60-year-old chemist arrested for stealing and dumping highly toxic substance down a curbside drain
A Merck & Co senior analytical chemist formerly employed at the company’s site in Upper Gwynedd Township, US, has been arrested for theft and dangerous public disposal of 220g of potassium cyanide – a compound that can be fatal if swallowed as it reacts with stomach acid to form highly toxic hydrogen cyanide.
60-year-old chemist Richard O’Rourke said he took the chemical on 14 December 2017 to use as a rat poison on his property. A colleague, who had witnessed O’Rourke take the cyanide bottle from the poison cabinet, pour some into a beaker and then a plastic bottle, alerted the authorities. When O’Rourke found out the next day that the police were investigating the theft, he dumped the cyanide down a rainwater inlet on a street near his home in Warrington.
The around 220g O’Rourke took is a significant amount. ‘Our researchers typically use less than 1g of potassium cyanide for their reactions, and they order one 25g bottle at one time,’ says Eileen Cheng, safety and facilities manager at the chemistry department of King’s College London, UK.
Although the cyanide would have certainly killed rats, she adds, it would have also caused serious health issues in any people present at O’Rourke’s property. Around 200mg of potassium cyanide can be lethal if ingested. The salt reacts with stomach acid and produces hydrogen cyanide, which blocks cellular respiration.
Chemists working with cyanide need to adhere to strict disposal protocols. Glassware is rinsed with hydrogen peroxide, which oxidises cyanide to non-toxic cyanate. The washing solution as well as all disposable items potentially contaminated with cyanide are then stored in a sealed container, explains Cheng. ‘They are not to be mixed with any other waste, and they are stored in a locked room until they get collected by the hazardous waste management company,’ she adds.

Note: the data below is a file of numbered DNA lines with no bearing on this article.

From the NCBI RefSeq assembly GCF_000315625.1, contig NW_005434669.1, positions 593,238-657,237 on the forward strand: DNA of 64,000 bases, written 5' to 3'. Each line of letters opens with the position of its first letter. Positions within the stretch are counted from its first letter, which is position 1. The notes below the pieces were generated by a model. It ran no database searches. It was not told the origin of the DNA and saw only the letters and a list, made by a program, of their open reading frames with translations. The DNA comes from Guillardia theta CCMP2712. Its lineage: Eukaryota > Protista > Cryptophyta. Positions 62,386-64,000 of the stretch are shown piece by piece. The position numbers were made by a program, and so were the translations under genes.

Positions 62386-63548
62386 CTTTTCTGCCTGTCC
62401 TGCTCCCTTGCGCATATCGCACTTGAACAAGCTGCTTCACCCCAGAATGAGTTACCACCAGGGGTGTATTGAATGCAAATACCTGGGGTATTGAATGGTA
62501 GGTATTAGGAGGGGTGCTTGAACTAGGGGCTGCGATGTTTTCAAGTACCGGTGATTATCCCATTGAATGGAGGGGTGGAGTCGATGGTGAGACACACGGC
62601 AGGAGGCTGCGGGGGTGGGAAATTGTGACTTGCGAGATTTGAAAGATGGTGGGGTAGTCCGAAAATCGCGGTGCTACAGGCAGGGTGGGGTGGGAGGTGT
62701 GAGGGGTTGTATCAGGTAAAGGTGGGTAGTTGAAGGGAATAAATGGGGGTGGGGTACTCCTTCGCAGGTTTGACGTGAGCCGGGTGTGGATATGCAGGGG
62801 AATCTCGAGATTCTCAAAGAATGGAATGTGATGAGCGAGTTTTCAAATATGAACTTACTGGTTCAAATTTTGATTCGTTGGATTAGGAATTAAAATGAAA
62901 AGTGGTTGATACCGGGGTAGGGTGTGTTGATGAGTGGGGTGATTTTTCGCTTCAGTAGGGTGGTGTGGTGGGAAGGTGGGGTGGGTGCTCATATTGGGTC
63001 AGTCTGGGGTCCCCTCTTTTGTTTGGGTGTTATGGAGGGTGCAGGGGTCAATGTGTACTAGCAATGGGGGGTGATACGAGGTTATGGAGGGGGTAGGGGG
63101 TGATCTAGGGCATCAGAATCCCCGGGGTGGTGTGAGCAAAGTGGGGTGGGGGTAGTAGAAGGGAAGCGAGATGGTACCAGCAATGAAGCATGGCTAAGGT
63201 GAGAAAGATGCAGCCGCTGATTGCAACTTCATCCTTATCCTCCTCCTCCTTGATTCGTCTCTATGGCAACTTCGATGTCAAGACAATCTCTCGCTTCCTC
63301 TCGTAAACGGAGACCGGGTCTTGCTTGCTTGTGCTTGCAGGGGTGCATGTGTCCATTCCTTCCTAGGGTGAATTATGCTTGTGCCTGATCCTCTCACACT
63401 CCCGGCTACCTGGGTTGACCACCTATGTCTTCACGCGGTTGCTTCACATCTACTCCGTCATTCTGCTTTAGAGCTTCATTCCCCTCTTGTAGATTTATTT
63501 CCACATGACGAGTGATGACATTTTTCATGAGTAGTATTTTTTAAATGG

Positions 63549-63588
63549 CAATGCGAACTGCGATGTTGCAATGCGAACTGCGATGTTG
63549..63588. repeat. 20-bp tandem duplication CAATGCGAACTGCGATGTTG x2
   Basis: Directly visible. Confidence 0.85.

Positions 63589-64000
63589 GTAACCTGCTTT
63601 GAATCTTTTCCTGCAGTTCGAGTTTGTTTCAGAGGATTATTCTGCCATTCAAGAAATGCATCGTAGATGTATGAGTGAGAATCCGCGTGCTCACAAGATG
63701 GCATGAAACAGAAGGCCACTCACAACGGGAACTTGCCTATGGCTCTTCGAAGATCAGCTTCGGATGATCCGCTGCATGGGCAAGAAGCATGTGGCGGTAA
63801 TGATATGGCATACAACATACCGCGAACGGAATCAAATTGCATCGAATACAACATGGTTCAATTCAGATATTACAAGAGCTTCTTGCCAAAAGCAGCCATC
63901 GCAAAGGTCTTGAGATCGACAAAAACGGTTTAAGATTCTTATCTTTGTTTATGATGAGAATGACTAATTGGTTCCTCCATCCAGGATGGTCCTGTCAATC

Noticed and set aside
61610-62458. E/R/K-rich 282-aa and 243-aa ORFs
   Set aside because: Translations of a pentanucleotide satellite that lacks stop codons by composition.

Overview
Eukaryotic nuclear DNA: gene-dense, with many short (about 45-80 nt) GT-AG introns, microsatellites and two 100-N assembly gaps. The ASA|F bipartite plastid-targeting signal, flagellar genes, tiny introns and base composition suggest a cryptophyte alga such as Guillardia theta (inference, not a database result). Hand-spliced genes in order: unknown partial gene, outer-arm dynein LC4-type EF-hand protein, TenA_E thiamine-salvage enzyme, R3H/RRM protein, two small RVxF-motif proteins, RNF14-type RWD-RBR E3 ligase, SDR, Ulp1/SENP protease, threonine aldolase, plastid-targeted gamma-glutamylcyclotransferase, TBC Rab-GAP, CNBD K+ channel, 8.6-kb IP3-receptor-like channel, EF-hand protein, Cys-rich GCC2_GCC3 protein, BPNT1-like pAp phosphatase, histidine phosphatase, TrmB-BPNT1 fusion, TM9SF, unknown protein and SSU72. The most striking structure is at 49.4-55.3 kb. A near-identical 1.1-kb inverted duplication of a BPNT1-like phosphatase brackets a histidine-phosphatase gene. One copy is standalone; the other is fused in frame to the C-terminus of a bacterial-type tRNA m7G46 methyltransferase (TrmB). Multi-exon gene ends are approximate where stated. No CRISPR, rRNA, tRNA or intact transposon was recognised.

Eventually, all cyanide-contaminated items are incinerated. ‘Operating at up to 1200°C, this process completely destroys the chemical and its packaging,’ explains Bernat Llorens, managing director of hazardous waste services at Veolia. ‘The resultant off-gases post combustion are then treated producing a non-hazardous filter cake, inert slag and carbon dioxide.’
After it became clear that O’Rourke had poured the cyanide down a curbside drain, the Department of Environmental Protection (DEP) alerted the local water companies. After two weeks of monitoring rainwater systems, retention basins, waterways and tributaries for signs of cyanide, ‘there has been no evidence of water contamination, nor any environmental impacts or human health impacts’, DEP spokesperson Neil Shader tells Chemistry World. In all likelihood, heavy rainfall at that time diluted the chemical, making it harmless.
A Merck spokesperson says that the company ‘continues to cooperate with local, state and federal authorities’, adding that ‘the employee is no longer with the company’. O’Rourke was released after paying $35,000 (£25,200) bail. A preliminary hearing will take place in early March.
Correction: The lethal amount of potassium cyanide was corrected to be around 200mg.